Noh, classic Japanese theatre, lands a date at the Watergate


Classical Japanese dance, music and poetry to be savoured at the Watergate Theatre on Saturday, February 1

A rare programme of classical and contemporary Noh Theatre will be presented at the Watergate Theatre, Kilkenny on Saturday, February 1.

The show featuring the 650 Year Old Japanese Art Form noh will celebrate Japan’s Season of Culture in the year of the 2020 Tokyo Olympics.

Noh is a highly aesthetic classical Japanese theatre style featuring dance, music and poetry.

Acclaimed artists Teruhisa and Kinue Oshima, and Akira Matsui collaborate with Jannette Cheong and Richard Emmert once again in celebration of the 2020 Japan Season of Culture.

The programme: Takasago, a play from the classical repertoire, deals with the legend of the twin pines of Sumiyoshi and Takasago.

Between the Stones: A new English Noh drama by Jannette Cheong with music by Richard Emmert, that explores how the burden of grief turns into a celebration of life, friendship and love, through the healing power of gardens.

Takasago: Written by Zeami, is one of the most important and well known plays in the classical noh repertoire.
It deals with the legend of the twin pines of Sumiyoshi and Takasago. According to legend, the spirit of the Sumiyoshi pine travels across Osaka Bay nightly to visit his wife, the Takasago pine, in a bond that transcends space and time.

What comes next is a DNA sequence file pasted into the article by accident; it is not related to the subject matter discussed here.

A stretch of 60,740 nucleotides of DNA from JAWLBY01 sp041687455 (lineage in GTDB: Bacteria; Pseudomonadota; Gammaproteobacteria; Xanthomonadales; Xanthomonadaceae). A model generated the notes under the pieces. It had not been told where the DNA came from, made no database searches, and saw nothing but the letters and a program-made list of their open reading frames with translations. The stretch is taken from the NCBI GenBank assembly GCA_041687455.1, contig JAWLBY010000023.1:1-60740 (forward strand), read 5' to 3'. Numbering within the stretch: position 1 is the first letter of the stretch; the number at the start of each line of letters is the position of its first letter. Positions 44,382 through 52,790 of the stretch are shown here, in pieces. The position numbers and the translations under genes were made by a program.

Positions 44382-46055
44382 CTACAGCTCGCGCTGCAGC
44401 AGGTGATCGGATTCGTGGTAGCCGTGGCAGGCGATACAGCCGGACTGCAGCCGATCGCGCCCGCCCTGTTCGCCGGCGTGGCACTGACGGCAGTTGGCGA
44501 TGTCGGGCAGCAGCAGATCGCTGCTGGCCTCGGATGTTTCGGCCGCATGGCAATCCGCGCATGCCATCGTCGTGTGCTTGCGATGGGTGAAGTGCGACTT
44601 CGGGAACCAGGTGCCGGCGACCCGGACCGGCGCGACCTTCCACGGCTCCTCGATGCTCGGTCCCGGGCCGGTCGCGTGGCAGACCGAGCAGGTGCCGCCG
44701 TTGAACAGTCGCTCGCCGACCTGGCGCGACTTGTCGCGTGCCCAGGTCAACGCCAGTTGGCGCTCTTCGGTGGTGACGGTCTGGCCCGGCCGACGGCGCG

Takasago will be performed as han-noh, literally a “half noh”, featuring the very quick and strong second half of the play.

Between the Stones: This is the third collaboration between author Jannette Cheong and founder of Theatre Nohgaku, Richard Emmert and the second co-production with Unanico.

The lead role will be played by Kinue Oshima, the only professional female noh actor in the Kita school. Cheong-Emmert collaboration, Pagoda (2009) – the first time that the Oshima Theatre and Theatre Nohgaku worked together on a joint production.

Pagoda had its world premiere at the Southbank Centre in 2009 and went on to tour Dublin, Oxford and Paris and then opened at the National Noh Theatre in Tokyo in 2011 and toured to Kyoto, Beijing (at the National Centre for the Performing Arts) and Hong Kong.

Pagoda was the first time for a British artist to write a new contemporary noh using classical techniques.

The production tour will include the work of master mask maker, Hideta Kitazawa, who will give a series of lecture demonstrations as part of the project’s extensive (2018-2020) ‘Getting to Noh’ programme of educational and outreach work.

Mask Maker Kitazawa has been making masks for both classical and contemporary noh for more than two decades.

He has had a special relationship with Richard Emmert and Theatre Nohgaku for much of this period, and also for the last 10 years with Jannette Cheong.

Mask maker and Shinto Temple carver, Hideta Kitazawa, chose to follow in his father’s footsteps and became a second generation woodcarving artist.

In 1991, after graduating from the Tokyo University of Agriculture and Technology with a major in Forestry Studies, he went on to begin intensive woodcarving studies with his father Ikkyou Kitazawa.

Since then, he has been the recipient of a number of awards, including the ‘Outstanding Young Artisan’ award.

This collaboration is co-produced with Unanico in association with the Oshima Theatre and Theatre Nohgaku.

It is supported by the Ireland-Japan Association, Mitsubishi Corporation, Mitsubishi Electric, the Japan Foundation’s Performing Arts Japan Programme for Europe and the Daiwa Anglo-Japanese Foundation.

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